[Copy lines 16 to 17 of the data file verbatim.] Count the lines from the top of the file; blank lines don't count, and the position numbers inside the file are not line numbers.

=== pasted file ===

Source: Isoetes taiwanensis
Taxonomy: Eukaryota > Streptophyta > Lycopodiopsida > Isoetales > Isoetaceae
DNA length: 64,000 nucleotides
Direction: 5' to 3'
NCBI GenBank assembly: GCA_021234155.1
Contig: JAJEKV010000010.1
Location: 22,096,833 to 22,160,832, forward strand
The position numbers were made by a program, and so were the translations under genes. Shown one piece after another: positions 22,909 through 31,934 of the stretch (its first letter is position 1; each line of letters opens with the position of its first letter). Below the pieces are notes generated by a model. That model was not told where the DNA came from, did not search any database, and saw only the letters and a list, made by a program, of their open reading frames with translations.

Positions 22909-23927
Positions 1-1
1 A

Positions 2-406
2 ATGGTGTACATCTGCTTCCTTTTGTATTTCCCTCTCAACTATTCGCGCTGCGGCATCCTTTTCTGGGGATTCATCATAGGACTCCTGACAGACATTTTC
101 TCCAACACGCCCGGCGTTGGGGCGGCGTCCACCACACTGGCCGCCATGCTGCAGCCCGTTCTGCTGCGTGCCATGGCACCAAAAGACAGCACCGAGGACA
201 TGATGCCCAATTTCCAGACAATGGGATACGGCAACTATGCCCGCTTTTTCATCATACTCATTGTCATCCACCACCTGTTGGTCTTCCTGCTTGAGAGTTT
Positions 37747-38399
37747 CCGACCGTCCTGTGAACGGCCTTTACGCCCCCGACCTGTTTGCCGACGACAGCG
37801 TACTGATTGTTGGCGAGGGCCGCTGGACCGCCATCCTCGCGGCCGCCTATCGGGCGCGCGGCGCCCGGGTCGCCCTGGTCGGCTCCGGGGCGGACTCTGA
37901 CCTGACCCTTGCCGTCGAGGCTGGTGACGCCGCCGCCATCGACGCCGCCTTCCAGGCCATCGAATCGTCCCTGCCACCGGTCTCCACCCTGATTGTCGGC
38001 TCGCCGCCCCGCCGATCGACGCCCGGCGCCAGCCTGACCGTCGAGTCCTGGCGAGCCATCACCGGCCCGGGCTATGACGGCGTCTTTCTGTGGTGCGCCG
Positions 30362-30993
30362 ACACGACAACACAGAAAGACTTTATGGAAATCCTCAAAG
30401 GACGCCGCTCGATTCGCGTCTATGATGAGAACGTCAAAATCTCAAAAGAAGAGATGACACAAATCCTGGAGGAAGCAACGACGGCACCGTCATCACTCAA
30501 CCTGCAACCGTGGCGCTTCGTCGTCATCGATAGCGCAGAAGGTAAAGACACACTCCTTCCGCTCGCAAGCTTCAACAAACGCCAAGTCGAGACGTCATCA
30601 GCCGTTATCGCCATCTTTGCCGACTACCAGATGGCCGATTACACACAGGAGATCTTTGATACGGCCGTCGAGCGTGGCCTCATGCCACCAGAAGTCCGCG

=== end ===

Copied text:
Positions 37747-38399
37747 CCGACCGTCCTGTGAACGGCCTTTACGCCCCCGACCTGTTTGCCGACGACAGCG